Looking at art is such a great way to spend a day in London. I have always done this; for the past thirty years, I have devised days in London that resemble army manouevres: 10am – South London Gallery; 10.30- leave and go to Tate Britain, and so on. It’s my research, my work. Sometimes, you see stuff that’s a bit rubbish; and sometimes work that stays in your head forever. It is so important to take time and look. A lot of students I teach ‘see’ a lot of artists on the internet; hey, me too, but there is nothing like actually seeing something in the flesh, to understand how it is made. And also, how the work is hung together; what picture is placed next to another has a huge impact on how you can understand an artwork. Sometimes they bounce off each other, like they are having a conversation.
Last Friday I went to five art galleries, including the Gagosian Gallery on Brittania St to see Rachel Whiteread’s exhibition. Entitled ‘Detached’, three sheds dominate the beautiful large space; acting as memento mori, encased in grey, acting as headstones for the people that used these sheds (that was my reading of it). She is well known for taking objects that we live in, and with – doors, windows, chairs and sinks – and casting them in concrete, plaster or resin. She has also made cast in resin of doors and windows, that are touched with pale colour, and again, are very beautiful. See-through, and yet not.
I can’t afford the catalogue..
But an interesting take on quality of customer care at the gallery. In my work, I have been delivering lots of training around visitor experience – how increasingly, visitor assistants and people working front of house in museums and galleries are outward facing – talking to the public, the visitor. And for many visitors, this is an ideal way to have a conversation about contemporary art, and it can be seen as an accessible way in. If you don’t want to read the (sometimes impenetrable) wall text*, you can have a chat instead (and vice versa) – not to get info, as much as to ask questions and together explore the possibilities of meaning within the work. This shift towards the quality of the visitor experience is an imperative for publicly funded galleries, and Arts Council England (ACE). One of the goals for ACE is that ‘More people experience and are inspired by the arts. That the arts are at the centre of people’s lives – more people are involved in arts in their communities and are enriched and inspired by arts experiences’.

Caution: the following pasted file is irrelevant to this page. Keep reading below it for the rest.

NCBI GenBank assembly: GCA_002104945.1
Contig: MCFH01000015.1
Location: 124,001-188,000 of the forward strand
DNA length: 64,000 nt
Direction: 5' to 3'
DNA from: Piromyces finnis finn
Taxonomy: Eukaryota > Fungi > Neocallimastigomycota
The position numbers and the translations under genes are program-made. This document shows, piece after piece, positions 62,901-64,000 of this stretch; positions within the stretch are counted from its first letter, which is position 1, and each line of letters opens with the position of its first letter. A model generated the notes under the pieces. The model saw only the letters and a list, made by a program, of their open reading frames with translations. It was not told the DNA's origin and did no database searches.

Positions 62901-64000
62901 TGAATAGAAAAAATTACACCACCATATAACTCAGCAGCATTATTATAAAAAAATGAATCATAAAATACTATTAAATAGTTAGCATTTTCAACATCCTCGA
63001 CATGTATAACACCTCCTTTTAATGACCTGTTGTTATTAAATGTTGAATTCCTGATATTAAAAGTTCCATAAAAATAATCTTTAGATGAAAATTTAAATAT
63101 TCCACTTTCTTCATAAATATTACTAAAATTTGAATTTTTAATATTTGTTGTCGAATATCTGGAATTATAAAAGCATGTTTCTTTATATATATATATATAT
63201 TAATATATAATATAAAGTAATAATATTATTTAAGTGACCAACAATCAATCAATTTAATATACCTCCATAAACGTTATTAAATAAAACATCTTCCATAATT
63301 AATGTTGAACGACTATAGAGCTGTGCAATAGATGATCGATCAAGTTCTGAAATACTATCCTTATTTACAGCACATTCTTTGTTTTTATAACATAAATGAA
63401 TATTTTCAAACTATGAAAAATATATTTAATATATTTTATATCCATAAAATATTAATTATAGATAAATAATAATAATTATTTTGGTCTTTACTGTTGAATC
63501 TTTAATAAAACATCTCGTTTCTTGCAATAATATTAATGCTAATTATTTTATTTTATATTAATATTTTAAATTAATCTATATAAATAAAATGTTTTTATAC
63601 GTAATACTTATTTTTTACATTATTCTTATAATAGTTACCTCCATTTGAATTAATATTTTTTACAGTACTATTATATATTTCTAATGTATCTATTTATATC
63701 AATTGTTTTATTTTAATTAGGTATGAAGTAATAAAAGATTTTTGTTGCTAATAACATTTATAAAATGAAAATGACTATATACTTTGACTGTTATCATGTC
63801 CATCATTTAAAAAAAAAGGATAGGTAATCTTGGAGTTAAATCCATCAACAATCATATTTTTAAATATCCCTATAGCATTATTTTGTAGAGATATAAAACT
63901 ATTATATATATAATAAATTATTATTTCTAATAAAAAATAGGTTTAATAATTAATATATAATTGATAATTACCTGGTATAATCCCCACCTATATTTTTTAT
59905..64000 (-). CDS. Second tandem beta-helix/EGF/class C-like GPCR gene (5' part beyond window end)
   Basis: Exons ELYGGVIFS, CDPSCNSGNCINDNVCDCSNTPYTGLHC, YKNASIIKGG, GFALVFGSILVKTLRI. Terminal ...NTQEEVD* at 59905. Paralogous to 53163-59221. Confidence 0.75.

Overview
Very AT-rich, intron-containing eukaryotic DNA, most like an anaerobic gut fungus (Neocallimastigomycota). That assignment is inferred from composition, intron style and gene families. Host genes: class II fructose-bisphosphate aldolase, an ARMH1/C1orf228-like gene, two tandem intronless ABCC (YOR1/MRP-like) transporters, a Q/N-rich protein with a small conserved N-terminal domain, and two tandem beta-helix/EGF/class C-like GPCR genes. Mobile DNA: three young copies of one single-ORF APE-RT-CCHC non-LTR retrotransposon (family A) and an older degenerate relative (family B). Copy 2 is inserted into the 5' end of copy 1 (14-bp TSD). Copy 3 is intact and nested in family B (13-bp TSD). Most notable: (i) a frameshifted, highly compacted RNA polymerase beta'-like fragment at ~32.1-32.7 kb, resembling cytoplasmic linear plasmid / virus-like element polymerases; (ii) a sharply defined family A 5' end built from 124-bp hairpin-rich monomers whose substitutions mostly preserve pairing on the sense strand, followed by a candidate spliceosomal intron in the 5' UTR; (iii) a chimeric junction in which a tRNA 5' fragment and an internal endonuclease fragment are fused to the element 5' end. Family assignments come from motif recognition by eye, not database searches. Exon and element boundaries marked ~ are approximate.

However, Gagosian is not publicly funded. It is owned by Lary Gagosian, a powerhouse of the collecting world; always in ArtReview‘s “Power 100” for the top 100 important people in the contemporary art world. He currently has eleven gallery spaces: three in New York; two in London; one in each of Beverly Hills, Rome, Athens, Paris, Geneva and Hong Kong.
So, I see the show, which I think is stunning. Out in the foyer is a long table with catalogues on it, including a new one about Whiteread and the show, with an article by Briony Fer in it that I really would like to read. There is no actual reception, but a bank of computers on another long, black table with six young women working on them furiously. I hold up the catalogue (which doesn’t have a price on) and say ‘excuse me is this for sale?’ I get ignored – I guess I don’t look or sound important. I ask again, a bit shouty-like. The end one stops and says ‘it’s £ 52’. What?! I respond – ‘why is it so expensive?’ she can’t answer that: ‘I can’t say – I don’t work in publications’.
No smile, no acknowledgement – but aggression, defensiveness (on both sides). I feel like I am in a bad sit-com or comedy sketch.
And I can’t afford the catalogue.
Get the basics right
Sometimes it is just so basic, this customer service thing – it’s about looking up, getting eye contact and smiling. It’s about acknowledging one human being to another. In a relationship which smacks of power relations – you sit behind the desk and so you ‘know’ stuff I don’t – I am still the customer, who would like to be always right. Or at least, understand that we can both empathise with each other – that we are both human beings etc. It didn’t exactly ruin my experience of Gagosian, but it did make me feel a bit small; and obviously affected me enough to write about it.
Does any of this sound familiar?
I thought we had moved beyond this; it is all I dislike about the art-world. Still, at least I saw some good art.
* See http://interpretationmatters.com/ – a new website run by Dany Louise, looking at aspects of written interpretation in galleries: good and bad, and why it matters